“The one in the large tank is a bubble-tip anemone and they are quite common, so most fish find it comfortable to live in and the anemone is happy getting a couple of pieces of prawn a day to munch on,” Gabriel said.
Many of the tanks also feature a small empty flowerpot where the clownfish can hang out.
With about 30 species of clownfish, the other tanks at the facility are home to a range of colourful species that range from black and white to bright yellow.
The fish have been at the centre since mid-2018, and Gabriel said it took some time for them to settle into their new environments.
“They need to have the right temperature, the right water salinity or the right parameters of the water chemicals,” Gabriel said.
“A whole bunch of things come together to make sure they have a really happy space to have their breeding cycle.”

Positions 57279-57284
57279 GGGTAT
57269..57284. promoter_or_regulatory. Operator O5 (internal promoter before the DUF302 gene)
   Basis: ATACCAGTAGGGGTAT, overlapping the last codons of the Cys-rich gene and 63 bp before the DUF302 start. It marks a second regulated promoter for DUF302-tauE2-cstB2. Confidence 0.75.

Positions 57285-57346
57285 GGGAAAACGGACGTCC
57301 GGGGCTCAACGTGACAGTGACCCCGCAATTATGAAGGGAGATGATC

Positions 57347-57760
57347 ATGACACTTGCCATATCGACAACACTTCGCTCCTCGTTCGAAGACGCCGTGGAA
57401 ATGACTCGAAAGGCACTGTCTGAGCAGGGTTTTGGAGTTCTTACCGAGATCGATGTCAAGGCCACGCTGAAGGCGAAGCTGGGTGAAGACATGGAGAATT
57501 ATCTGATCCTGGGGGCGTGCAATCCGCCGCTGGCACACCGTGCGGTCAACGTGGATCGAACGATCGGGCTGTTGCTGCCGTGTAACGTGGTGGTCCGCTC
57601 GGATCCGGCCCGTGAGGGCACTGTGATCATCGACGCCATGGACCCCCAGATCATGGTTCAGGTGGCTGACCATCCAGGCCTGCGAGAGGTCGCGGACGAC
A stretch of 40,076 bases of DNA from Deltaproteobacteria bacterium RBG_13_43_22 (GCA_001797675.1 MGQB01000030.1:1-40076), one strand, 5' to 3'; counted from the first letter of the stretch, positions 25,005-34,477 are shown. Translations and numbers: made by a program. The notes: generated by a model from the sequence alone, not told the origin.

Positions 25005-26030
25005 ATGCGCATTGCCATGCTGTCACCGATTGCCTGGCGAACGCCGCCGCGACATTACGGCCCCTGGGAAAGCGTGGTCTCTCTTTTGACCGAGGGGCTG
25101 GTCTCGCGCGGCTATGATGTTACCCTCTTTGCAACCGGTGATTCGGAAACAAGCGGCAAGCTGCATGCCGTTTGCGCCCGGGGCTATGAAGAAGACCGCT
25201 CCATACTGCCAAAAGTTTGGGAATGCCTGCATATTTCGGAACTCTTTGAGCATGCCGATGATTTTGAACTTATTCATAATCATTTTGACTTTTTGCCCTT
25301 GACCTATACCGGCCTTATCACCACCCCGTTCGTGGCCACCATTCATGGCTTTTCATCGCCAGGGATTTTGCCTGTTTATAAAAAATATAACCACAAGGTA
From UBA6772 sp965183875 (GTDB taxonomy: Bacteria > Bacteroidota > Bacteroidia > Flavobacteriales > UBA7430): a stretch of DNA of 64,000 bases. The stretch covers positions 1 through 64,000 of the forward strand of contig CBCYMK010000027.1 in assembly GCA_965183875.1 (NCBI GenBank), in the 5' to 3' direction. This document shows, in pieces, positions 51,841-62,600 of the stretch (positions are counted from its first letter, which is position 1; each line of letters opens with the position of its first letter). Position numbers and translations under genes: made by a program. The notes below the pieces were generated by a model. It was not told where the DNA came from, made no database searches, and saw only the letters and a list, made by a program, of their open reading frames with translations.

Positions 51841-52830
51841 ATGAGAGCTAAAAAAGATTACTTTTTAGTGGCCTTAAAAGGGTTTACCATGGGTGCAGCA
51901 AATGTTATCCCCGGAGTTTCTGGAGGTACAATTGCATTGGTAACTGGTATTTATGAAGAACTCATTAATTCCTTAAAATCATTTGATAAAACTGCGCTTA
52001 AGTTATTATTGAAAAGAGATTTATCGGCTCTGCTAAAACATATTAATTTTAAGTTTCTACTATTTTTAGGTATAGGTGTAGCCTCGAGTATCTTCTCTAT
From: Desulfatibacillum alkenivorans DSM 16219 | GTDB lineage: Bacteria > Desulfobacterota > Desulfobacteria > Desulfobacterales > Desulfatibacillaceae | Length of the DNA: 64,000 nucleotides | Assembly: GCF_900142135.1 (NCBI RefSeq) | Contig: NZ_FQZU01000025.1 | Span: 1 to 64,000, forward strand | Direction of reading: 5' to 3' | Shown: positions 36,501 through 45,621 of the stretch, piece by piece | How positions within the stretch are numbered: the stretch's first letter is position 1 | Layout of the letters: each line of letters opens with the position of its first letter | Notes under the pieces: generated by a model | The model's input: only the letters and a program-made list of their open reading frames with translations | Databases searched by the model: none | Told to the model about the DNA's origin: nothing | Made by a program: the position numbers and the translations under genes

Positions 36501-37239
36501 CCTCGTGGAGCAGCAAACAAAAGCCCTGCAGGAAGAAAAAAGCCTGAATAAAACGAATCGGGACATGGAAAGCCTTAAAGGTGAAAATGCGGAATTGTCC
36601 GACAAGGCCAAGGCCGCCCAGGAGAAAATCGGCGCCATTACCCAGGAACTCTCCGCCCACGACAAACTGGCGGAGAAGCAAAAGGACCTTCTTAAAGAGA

Things are starting to look promising in a tank housing two dark-orange clownfish.
“At the moment they are getting to the point where they are getting frisky and they are starting to show these courting behaviours and we are hoping, fingers crossed, we are not far away from getting some eggs happening.”
How to tell if the clownfish are getting frisky?
“They do some funny behaviours, they nest in their little pots, they start to pick at the edges and clean up,” Gabriel said.
“The male will often quiver, lie on his side and show that he is happy to be part of the system.”
If all goes to plan, a batch of nearly a thousand eggs can be produced from one clownfish couple.
“Once they are hatched the little larvae take about two months to mature into juvenile fish and it’s at this stage where we get a lot of the loss,” Gabriel said.
“There is a two-week period where it can be touch and go. But we are hoping to get between 50 and a 100 fish and these guys at the centre can be laying once a month, so once they are up and going we should see quite a few young fish coming up.”
Once numbers get low, recovery can be very slow
Maya Srinivasan, a research worker at James Cook University in the College of Science and Engineering, studies reef fish ecology and finds it hard to imagine why people would want to pilfer fish from the wild.